Archive for the ‘Linguistics in the comics’ Category

Eat the sugar bomb for the beanie

February 27, 2019

A series of three Calvin and Hobbes strips (re-run on the 25th, 26th, and 27th) in which Calvin undertakes to eat four boxes of Chocolate Frosted Sugar Bombs to get a gee-whiz official beanie. A return to cartoonist Bill Watterson’s attacks on sugary breakfast cereals and the way they are marketed to children, especially through the stratagem of describing them as part of a healthful breakfast (in #2 below):

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Inhaling pop culture

February 27, 2019

Today’s Zits, featuring teenage boys goofing off, but in a specific way:

(#1)

Thereby presenting an exercise in cartoon understanding that’s a snap if you’re plugged into American pop culture of the past century, but is something of a challenge otherwise.

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Annals of misreadings: the Cthulhu caper

February 26, 2019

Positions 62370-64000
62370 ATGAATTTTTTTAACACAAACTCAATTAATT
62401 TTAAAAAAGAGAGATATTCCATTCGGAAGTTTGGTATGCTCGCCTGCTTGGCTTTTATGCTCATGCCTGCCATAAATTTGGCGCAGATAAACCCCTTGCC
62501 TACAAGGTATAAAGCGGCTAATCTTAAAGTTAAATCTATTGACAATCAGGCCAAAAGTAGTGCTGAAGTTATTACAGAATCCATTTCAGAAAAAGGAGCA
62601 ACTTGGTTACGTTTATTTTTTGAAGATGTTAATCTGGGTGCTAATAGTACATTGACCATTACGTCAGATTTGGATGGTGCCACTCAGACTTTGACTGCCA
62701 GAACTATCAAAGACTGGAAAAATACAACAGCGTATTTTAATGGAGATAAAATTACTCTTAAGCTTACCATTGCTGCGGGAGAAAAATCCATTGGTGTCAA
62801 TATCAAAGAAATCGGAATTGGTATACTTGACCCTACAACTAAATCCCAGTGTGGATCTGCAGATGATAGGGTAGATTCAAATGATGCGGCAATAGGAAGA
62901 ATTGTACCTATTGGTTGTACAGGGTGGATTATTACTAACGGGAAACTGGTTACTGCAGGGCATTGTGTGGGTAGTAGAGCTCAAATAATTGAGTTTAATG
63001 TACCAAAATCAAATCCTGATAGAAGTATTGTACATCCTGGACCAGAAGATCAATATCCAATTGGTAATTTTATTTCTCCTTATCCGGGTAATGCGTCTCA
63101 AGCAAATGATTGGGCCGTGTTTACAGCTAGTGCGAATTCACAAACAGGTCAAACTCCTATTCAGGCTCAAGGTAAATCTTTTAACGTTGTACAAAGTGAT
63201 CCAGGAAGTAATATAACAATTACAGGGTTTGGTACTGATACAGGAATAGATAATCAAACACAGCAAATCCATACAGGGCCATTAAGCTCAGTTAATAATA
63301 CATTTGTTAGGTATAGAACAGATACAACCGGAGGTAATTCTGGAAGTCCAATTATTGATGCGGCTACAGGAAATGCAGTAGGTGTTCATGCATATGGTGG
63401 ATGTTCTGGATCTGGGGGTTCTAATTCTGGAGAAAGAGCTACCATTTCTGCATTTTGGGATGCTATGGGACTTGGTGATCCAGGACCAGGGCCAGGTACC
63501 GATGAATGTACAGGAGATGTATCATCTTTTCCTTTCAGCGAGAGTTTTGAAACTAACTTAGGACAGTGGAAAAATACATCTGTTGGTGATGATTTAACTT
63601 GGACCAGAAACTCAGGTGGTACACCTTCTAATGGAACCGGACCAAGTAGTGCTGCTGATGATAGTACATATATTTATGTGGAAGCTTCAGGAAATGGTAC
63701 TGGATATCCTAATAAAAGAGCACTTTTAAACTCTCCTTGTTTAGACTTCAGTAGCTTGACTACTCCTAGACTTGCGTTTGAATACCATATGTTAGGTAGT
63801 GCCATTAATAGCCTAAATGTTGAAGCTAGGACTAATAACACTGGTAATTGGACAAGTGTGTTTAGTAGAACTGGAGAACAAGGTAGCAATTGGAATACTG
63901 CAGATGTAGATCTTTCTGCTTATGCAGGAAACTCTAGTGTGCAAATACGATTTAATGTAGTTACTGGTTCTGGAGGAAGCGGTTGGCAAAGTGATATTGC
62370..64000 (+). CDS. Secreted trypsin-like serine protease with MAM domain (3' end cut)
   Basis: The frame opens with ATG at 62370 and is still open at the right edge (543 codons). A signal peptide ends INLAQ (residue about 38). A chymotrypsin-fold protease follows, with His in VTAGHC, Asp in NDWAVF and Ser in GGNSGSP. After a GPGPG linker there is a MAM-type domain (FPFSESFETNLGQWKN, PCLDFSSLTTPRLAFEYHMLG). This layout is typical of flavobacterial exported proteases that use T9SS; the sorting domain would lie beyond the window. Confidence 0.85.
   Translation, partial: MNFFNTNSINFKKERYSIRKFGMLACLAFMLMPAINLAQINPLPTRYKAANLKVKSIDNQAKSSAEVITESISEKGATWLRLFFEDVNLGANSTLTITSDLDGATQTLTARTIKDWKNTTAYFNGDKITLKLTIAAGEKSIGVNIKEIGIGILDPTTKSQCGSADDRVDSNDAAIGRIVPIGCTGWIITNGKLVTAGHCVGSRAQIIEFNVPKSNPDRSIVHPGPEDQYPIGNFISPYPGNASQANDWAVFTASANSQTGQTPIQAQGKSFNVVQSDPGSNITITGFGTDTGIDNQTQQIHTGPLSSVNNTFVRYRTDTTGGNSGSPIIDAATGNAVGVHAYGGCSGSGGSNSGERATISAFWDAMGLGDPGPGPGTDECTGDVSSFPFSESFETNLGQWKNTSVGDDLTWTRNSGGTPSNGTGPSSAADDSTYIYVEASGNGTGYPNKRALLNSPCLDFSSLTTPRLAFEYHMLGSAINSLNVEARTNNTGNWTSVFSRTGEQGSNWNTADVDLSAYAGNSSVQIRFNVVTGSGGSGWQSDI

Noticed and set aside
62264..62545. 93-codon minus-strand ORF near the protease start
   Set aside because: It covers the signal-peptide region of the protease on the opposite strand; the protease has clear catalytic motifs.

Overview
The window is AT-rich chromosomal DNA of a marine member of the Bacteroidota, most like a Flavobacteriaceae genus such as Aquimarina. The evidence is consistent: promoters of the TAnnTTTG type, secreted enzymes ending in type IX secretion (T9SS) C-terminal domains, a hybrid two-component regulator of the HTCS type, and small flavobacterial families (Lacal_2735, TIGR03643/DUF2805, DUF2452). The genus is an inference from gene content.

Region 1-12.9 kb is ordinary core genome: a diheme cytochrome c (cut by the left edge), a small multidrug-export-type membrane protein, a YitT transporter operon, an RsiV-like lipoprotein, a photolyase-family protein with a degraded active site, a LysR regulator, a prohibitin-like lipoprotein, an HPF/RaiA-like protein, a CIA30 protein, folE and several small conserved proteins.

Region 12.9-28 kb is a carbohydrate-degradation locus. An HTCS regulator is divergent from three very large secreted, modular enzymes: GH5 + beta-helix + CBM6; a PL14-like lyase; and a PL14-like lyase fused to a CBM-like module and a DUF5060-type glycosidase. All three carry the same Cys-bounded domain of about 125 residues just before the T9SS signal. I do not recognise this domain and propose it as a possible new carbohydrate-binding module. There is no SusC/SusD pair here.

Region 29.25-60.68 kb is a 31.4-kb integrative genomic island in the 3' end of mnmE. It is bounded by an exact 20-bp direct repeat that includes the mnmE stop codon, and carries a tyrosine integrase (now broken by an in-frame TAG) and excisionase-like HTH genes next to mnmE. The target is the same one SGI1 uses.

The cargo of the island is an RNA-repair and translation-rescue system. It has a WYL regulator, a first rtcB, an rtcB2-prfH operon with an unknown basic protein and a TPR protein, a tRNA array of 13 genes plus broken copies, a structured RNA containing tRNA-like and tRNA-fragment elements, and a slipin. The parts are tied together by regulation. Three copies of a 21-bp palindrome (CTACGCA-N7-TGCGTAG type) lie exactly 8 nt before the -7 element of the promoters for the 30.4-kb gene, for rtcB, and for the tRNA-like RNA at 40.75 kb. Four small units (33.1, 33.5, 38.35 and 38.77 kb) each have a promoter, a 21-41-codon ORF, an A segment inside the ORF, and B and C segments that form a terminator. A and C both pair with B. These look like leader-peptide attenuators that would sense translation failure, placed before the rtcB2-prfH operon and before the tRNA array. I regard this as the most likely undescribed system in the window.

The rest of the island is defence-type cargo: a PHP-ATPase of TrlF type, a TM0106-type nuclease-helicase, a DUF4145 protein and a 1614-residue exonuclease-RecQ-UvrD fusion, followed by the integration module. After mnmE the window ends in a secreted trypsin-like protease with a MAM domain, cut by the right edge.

From linguist Avery Andrews on Facebook:


(#1) Avery: “My first reading of this was ‘Cthulhu Towers’, indicating that whatever the top-down constraints on my linguistic processing may be, real world plausibility has at best a delayed effect”

To judge from my own misreadings — some of them reported on in the Page on this blog with misreading postings — real-world plausibility has virtually no role in initial misreadings; we tend to notice these misreadings, in fact, because they are so bizarre.

On the other hand, they sometimes clearly reflect material currently or persistently on the hearer’s mind — if you’ve been thinking about cooking some pasta for dinner, Italian pasta names are likely to insert themselves into your peceptions; if you’re a gardener, plant names will come readily to mind, even if they’re preposterous; and of course it’s common to see sexual vocabulary where none was intended —  but often they look like the welling-up of material from some deep chthonic place in memory, inexplicably in the context.

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Grammar pirate

February 25, 2019

The title of this cartoon, which turned up yesterday in FB’s Our Bastard Language group:

(#1)

The captain is both a pirate and (as it turns out, once you figure out what the man intends to say) a grammar nazi, bent on correcting his crew’s inferior (as he sees it) English — hence the portmanteau grammar pirate. So the cartoon is, primarily, about (stereotypical) pirate talk (which will take us to the West Country of England), but also about peeving.

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In the land of supertitles

February 22, 2019